Many Turf Managers assume that turf-type perennial ryegrasses are all much the same, but the species Lolium perenne covers a wide range of genetic variation. One form of this variation concerns winter growth rate. Genetic types that originate from northern Europe (known as Continental types) shut down growth over winter in order to survive snow and ice. Almost all turf-type ryegrasses bred in the US are from Continental genetics, to suit their climate (even fairly warm climates like Virginia can experience polar vortexes, bringing snow and extreme cold).
But genetic types that originate from southern Europe, known as Mediterranean types, don’t need to shut down over winter – in fact they stay very active through the cold months. This has been exploited in Australian pastures for many years, and pasture-type ryegrasses bred in Australia and New Zealand are all based on highly winter-active Mediterranean genetics. The New Zealand bred turf-type ryegrasses are based on Mediterranean genetics too, and this is something that can be exploited on football grounds. Football is a winter game, after all. In turf plots at the PGG Wrightson research farm in Victoria, the Mediterranean cultivar Colosseum had a clipping yield up to four times higher than the Continental cultivar Fiesta4 during May and June (see Table 1). That’s an enormous difference, and growth at that time of the year pays a huge dividend in maintaining grass coverage and quality.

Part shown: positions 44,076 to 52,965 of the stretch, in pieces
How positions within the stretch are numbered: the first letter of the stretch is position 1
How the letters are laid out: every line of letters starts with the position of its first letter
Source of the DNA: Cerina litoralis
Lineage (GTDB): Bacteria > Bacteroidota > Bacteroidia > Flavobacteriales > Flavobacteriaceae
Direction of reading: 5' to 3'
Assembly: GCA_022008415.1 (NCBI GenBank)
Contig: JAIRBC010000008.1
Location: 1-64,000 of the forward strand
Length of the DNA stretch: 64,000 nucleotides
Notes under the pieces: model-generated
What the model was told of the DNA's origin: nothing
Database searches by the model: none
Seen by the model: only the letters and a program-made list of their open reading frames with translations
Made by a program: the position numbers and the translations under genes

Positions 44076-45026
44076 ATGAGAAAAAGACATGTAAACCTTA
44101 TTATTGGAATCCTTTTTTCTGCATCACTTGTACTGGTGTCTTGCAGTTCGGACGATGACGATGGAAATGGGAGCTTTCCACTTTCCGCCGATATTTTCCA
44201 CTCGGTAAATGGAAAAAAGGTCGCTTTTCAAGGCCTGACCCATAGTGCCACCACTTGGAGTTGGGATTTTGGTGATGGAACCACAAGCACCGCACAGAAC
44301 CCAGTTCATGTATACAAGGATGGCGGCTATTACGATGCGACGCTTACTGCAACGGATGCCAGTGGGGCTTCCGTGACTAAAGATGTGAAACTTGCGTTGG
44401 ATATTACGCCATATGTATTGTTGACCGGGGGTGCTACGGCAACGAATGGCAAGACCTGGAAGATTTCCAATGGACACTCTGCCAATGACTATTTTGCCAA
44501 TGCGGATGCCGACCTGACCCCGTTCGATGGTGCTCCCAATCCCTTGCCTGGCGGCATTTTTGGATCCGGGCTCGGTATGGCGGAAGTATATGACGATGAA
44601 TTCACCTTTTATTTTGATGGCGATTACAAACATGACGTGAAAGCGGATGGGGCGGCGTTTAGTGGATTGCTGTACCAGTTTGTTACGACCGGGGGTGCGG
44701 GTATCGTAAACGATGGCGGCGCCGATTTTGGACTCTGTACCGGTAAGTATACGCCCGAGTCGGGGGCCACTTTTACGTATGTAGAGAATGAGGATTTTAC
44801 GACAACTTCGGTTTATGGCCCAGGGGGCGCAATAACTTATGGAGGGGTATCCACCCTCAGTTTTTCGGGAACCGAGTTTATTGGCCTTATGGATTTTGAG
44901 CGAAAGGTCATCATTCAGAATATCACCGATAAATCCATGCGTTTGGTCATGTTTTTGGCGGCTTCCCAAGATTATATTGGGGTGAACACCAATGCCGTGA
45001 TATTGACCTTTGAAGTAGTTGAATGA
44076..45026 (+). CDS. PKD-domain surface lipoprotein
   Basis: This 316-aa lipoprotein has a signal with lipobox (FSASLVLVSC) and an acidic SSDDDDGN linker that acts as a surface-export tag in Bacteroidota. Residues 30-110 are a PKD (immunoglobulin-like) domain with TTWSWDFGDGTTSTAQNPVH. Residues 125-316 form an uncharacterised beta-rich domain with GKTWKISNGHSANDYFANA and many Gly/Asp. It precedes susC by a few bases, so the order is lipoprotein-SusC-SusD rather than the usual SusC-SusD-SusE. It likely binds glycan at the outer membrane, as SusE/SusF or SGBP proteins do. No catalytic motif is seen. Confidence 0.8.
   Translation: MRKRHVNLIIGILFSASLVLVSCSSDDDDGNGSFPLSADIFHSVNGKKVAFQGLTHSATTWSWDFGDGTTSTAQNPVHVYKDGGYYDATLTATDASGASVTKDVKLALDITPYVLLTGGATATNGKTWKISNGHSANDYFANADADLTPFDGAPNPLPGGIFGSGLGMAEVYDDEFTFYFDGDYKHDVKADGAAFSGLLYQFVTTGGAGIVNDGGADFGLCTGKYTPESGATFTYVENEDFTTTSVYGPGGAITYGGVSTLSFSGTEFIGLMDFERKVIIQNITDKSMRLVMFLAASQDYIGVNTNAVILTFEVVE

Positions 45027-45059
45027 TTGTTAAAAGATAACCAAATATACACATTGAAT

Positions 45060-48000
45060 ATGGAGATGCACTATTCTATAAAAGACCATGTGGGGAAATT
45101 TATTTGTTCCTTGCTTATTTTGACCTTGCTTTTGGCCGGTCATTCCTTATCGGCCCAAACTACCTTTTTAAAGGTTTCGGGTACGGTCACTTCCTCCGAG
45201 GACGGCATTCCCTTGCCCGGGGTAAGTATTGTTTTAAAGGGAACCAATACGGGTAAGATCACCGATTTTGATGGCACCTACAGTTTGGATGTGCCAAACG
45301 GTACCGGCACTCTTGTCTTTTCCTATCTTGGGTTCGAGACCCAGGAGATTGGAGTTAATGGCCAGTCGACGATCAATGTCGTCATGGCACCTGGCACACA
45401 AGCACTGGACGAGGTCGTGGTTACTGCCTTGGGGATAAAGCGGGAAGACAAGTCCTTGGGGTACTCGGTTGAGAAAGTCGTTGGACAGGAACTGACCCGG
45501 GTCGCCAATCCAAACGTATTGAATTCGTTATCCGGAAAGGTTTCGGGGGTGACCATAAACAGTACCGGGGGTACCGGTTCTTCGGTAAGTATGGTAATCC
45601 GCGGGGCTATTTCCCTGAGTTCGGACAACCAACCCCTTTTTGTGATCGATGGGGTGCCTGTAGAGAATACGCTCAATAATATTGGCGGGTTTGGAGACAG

Of course, Fiesta4 is an extremely dark green, like all the US-bred Continental types. Mediterranean cultivars such as Colosseum are not as dark, more an ‘English green’ (see Photo 1). So you have a choice – select a US-bred Continental cultivar and enjoy the dark green colour, but miss out on some winter growth. Or select a NZ-bred Mediterranean cultivar, maximise the colour with nitrogen and iron, and benefit from the high winter growth rate when you need it most. Another alternative which has suited some venues, mix a Mediterranean cultivar with a Continental cultivar to get a good compromise.
Table 1: Fresh clipping weights (g/100m2/day) of perennial ryegrass cultivars, Winter 2011.
A bonus with the English green Mediterranean colour is that Poa isn’t so noticeable, as seen in the photo below.